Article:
Four months ago, Patrick “Butch” Preece and his family were fighting two seemingly insurmountable battles: one with cancer, one with money.
In one of those crushing ironies of life, they won the latter battle – securing Medicaid coverage for a stem-cell transplant – only to find it was too late to win the first one. Butch’s cancer had spread so thoroughly that the surgery, a long shot in the best circumstances, could no longer offer up any hope.
The 48-year-old Preece, whose battle for Medicaid approval was featured in this column in August, died in his native West Virginia on Nov. 26.
“We shared a good Thanksgiving together,” said his daughter, Danelle Blair, “and four days later was when he went.”
He died shortly before his 10th wedding anniversary with Donna Preece.
“It’s hard to believe he’s gone,” she said. “It’s so hard.”
Butch’s illness, and the financial problems that accompanied it, had been a long ordeal for the Preeces. In August, as they waited to hear about the possibility of Medicaid approval, they were nearly out of options; bills they could not pay arrived daily, adding up to thousands of dollars so quickly that Donna Preece lost track of how much money she owed and could not pay. She’d moved into a smaller apartment and tried to save, and the family held fundraisers – car washes, bake sales and the like – and it made but a tiny dent in her obligation.
Butch was not uninsured. He was covered by Medicare, which paid for 80 percent of most expenses. Donna had left her job at Wal-Mart to care for him; now she says she can’t get her former job back until spring. As for the status of her debts, she hasn’t had the time or strength to dig into it for a full assessment just yet.
Butch Preece was diagnosed with cancer of the lymph nodes in April 2011. Disabled with Crohn’s disease, he underwent chemotherapy and radiation in Spokane, but that didn’t work. His cancer was then diagnosed as aggressive non-Hodgkin’s lymphoma, and he went through an autologous stem-cell transplant at Fred Hutchinson Cancer Research Center in Seattle – a procedure in which some of his stem cells were removed while he went through chemo again, and then the cells were returned, with the goal of rebuilding bone marrow.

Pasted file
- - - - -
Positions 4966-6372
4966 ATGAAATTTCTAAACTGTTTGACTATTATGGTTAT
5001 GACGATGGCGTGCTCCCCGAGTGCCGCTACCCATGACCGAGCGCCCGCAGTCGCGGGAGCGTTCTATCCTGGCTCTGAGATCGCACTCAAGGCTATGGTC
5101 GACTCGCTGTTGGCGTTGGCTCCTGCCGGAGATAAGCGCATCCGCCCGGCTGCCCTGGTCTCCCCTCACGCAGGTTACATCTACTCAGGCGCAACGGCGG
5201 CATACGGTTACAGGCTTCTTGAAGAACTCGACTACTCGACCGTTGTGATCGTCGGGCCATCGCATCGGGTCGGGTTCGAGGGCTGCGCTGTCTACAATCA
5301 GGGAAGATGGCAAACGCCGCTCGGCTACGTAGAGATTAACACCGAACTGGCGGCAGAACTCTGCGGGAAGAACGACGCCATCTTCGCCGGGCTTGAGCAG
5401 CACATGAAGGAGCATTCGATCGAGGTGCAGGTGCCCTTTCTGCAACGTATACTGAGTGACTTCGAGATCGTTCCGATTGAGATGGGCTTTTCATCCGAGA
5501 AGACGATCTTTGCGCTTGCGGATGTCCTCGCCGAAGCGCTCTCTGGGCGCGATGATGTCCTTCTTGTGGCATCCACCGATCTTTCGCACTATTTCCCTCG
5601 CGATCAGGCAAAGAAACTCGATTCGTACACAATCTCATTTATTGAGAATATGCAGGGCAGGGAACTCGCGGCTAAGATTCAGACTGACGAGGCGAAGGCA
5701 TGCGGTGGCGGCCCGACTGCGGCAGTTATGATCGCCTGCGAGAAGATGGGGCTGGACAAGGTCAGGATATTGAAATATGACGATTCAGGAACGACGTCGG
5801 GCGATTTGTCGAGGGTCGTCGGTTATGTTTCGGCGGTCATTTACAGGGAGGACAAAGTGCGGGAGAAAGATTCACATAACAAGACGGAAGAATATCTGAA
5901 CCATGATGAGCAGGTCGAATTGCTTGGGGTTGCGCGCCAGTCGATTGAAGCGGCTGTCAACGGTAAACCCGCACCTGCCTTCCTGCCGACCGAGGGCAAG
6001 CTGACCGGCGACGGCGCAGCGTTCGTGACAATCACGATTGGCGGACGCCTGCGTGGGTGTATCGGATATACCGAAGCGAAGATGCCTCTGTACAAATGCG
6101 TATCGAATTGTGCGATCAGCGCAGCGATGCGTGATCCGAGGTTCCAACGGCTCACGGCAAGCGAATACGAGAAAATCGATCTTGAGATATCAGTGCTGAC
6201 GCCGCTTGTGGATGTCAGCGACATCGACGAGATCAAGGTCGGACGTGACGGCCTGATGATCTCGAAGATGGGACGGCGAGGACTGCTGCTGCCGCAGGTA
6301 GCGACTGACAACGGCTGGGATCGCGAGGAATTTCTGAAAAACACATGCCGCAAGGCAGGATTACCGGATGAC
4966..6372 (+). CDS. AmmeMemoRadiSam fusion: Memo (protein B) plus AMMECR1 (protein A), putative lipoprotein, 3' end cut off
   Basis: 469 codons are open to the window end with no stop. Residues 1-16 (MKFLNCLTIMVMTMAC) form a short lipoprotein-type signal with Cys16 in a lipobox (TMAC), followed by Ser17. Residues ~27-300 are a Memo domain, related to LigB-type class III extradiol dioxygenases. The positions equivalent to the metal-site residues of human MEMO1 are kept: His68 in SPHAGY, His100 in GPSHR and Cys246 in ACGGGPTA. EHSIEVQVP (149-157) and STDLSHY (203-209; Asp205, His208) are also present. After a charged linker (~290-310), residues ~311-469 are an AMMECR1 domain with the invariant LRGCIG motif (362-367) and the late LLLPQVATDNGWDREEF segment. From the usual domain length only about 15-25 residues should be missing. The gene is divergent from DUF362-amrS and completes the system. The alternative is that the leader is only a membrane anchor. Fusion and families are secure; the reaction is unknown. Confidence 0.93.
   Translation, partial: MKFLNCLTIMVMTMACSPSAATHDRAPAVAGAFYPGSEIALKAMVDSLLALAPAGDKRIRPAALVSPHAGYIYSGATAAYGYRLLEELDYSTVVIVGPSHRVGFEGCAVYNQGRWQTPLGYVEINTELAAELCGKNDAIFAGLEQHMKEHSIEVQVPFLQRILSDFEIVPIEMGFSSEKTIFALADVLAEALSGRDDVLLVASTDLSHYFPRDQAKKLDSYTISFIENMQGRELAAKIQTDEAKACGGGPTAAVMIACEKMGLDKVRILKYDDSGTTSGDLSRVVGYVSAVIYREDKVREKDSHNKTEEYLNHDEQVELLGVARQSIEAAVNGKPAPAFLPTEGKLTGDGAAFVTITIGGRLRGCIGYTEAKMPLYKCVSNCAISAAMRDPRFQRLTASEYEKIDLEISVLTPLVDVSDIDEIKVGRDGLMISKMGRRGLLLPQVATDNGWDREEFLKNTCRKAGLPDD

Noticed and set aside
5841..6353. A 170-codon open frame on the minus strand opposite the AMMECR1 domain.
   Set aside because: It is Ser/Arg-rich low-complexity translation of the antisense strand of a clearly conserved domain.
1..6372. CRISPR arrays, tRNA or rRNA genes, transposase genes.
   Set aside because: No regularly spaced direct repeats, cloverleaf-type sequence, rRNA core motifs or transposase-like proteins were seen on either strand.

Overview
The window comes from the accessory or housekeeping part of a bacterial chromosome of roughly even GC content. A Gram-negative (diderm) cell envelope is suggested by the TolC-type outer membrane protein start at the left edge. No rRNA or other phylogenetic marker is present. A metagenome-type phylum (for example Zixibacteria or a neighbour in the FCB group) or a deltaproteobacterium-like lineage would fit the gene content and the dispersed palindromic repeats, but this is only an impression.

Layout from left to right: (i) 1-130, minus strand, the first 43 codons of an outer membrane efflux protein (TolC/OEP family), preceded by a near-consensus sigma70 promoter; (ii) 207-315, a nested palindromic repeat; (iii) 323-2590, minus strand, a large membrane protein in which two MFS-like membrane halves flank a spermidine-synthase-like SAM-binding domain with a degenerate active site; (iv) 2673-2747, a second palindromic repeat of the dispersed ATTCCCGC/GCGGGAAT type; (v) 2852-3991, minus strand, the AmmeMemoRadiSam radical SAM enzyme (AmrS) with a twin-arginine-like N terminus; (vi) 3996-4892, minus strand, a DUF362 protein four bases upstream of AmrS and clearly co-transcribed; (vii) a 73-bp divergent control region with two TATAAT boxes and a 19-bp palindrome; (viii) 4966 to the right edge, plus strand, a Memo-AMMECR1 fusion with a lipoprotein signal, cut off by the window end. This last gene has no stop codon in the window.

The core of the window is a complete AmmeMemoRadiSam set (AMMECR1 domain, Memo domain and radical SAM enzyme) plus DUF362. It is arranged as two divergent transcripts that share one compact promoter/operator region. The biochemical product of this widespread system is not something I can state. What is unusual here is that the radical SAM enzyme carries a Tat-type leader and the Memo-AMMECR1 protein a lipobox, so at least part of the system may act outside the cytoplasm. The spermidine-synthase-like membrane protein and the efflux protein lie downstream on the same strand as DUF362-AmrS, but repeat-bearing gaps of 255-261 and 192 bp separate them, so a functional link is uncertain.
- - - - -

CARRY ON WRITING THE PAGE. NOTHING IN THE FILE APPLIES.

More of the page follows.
For a while, that seemed to have worked. Butch returned home following a four-month stay in Seattle, but in May his pain started returning. Meanwhile, bills piled up. In one period of just a few months, Donna Preece gathered up roughly $10,000 in bills she could not pay.
The family’s final scramble unfolded over the summer. Working with officials at Providence Holy Family Hospital, they began looking for ways to possibly pay for a stem-cell transplant from a donor. It was a complicated scenario: the transplant had about a 1-in-5 chance of working, and the federal Medicare guidelines did not cover it. The Preeces applied for coverage under the state-run Medicaid plan, hoping it might cover the operation.
In August, they received good news: Butch had been approved for Medicaid coverage; he was later approved for the transplant. But just two weeks before he was slated to leave for Seattle for the transplant, on Oct. 4, he received the worst news.
“At that point, it had spread so far the transplant would have been no good,” Blair said. “There was nothing else they could do. That same day they signed him up for hospice care and released him from the hospital.”
Butch spent his last days in West Virginia. He’d grown up in Verdunville, a tiny mining town near the slightly less tiny town of Logan, in the southwestern part of the state.
“He reconnected with the church he got baptized in, saw old friends,” Donna said. “He had some good days there.”
The cancer left him in a lot of burning pain, but he tried to joke about it. “He’d say, ‘I have to excuse myself and go put out this campfire,’ ” she said. “I’m just glad I was there when he passed, so he wasn’t alone.”